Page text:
Jemez Mountains Electric Cooperative Board of Trustees President Nick Naranjo appointed members to the Election Committee during the May 24 Board meeting to oversee the three upcoming trustee election in June, but one appointee declined the position.
Board Vice President and District 6 Trustee Leo Marquez said he wanted to “stay out of it.”
“I am going to go ahead and I am going to decline, but thank you for offering it to me,” Marquez said.
Naranjo paused after Marquez’s announcement and looked at the other trustees for a few moments before asking District 1 Trustee Dolores McCoy if she wanted the spot.
She said yes.
“About two weeks ago I had volunteered to work any of (the elections), even if they didn’t pay me, and I didn’t hear anything about it,” she said during a Tuesday telephone interview.
McCoy said she served on the Committee in the past, but could not remember the year. She has been on the Board since 2009.
“Judges just kind of watch and just kind of make sure everything is OK,” she said about the role.
Naranjo referred questions about Committee member duties to Co-op interim general manager Andrew Chavez.
“The Committee members oversee all three elections,” Chavez said during a Tuesday telephone interview. “As you know, we have a third party who is involved in the election. The Committee members will pretty much assist the certification of registration, making sure people are who they say they are.”
Chavez said the third-party company is Automated Election Services.
The company is based in Rio Rancho and has 42 years experience with elections at the state, county and municipal level, as well as with non-government entities, its website states.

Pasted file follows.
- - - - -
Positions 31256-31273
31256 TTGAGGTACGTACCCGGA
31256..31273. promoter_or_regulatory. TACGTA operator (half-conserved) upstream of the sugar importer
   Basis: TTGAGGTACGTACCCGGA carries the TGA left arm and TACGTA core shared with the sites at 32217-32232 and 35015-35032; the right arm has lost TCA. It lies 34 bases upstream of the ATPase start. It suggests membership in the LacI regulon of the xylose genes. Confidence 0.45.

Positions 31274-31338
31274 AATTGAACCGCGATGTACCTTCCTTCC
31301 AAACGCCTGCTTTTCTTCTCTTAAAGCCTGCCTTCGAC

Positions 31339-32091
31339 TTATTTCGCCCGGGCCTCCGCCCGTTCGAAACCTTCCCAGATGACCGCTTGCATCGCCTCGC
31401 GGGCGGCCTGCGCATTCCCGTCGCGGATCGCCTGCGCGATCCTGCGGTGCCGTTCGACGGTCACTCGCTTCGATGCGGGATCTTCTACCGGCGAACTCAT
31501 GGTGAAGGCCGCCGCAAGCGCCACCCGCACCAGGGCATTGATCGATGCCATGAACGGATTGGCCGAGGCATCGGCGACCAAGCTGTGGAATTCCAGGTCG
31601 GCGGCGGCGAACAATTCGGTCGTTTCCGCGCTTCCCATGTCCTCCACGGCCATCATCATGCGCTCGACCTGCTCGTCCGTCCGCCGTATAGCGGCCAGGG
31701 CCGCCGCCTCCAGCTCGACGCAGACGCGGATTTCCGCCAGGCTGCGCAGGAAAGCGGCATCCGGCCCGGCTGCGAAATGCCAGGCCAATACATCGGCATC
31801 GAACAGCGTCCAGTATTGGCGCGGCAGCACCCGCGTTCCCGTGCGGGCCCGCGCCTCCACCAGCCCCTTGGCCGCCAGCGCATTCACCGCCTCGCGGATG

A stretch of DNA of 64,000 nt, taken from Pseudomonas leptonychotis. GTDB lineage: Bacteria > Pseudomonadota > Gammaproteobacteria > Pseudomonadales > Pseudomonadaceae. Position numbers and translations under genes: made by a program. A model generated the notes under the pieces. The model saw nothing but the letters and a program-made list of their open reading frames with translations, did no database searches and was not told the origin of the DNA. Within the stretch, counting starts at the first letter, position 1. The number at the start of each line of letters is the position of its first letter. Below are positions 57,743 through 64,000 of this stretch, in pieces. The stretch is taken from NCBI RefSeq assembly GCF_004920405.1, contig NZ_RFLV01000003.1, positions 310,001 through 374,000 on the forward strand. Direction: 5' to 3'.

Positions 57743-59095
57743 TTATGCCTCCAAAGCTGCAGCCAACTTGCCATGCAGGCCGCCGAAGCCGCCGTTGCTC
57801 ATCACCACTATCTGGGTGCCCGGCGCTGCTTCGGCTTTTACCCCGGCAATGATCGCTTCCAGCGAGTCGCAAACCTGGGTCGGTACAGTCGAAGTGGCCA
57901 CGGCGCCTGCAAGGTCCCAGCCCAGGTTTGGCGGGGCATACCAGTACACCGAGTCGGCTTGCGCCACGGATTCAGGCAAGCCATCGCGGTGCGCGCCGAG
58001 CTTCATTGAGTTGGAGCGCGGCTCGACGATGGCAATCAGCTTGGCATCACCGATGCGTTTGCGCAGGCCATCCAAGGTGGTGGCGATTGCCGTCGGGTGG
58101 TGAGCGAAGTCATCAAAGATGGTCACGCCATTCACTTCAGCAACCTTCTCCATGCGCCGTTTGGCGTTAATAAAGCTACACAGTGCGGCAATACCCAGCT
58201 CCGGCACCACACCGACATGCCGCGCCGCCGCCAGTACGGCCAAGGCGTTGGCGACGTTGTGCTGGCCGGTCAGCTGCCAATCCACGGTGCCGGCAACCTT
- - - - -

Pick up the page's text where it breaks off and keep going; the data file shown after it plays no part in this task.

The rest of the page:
Chavez said he did not know the date the company was hired, but that this is the first time a third-party company has been hired to be part of the Co-op election process.
Naranjo also named District 3 Trustee Johnny Jaramillo and Member-at-Large John Tapia to the Committee.
Jaramillo accepted the position.
Tapia did not attend the May 24 meeting.
Naranjo said he will choose a replacement if Tapia refuses.
Co-op Policy 106, the Board of Trustees Committees Policy, states the president “may appoint special committees as necessary to assist the Board in carrying out its responsibilities.”
The president “will have final say” in committee membership, the policy states.
Board Policy 145, the Election Policy, outlines candidate qualifications and how Co-op resources can be used in the process.
The policy exists “to insure (sic) the fairness, impartiality, confidentiality, transparency and integrity of the voting process,” it states.
Board members are prohibited from endorsing candidates for election, the policy states. Co-op resources cannot be used to support or oppose any candidate.
The Co-op is allowed to take a public position on matters brought forth by member-owners for a public vote.
Naranjo said he did not know before the May 24 meeting that Marquez was going to decline the Committee appointment.
“That is a decision they have to make on their own,” he said.
Marquez said in a Tuesday telephone interview that he was going to be traveling on June 21, the date of the District 4 election.
“The reason is, I am actually going to be on travel, so I told myself if I can’t be involved in the whole process, I didn’t want to do it,” he said.
While Marquez serves as a trustee and Board vice president, his day job is being the Rio Arriba County deputy County manager.
He will be attending the New Mexico Association of Counties annual conference from June 17 to June 21.
The District 5 election will be held June 24 at Española Valley High School and District 6 elections will take place June 26 at the old high school in Pojoaque.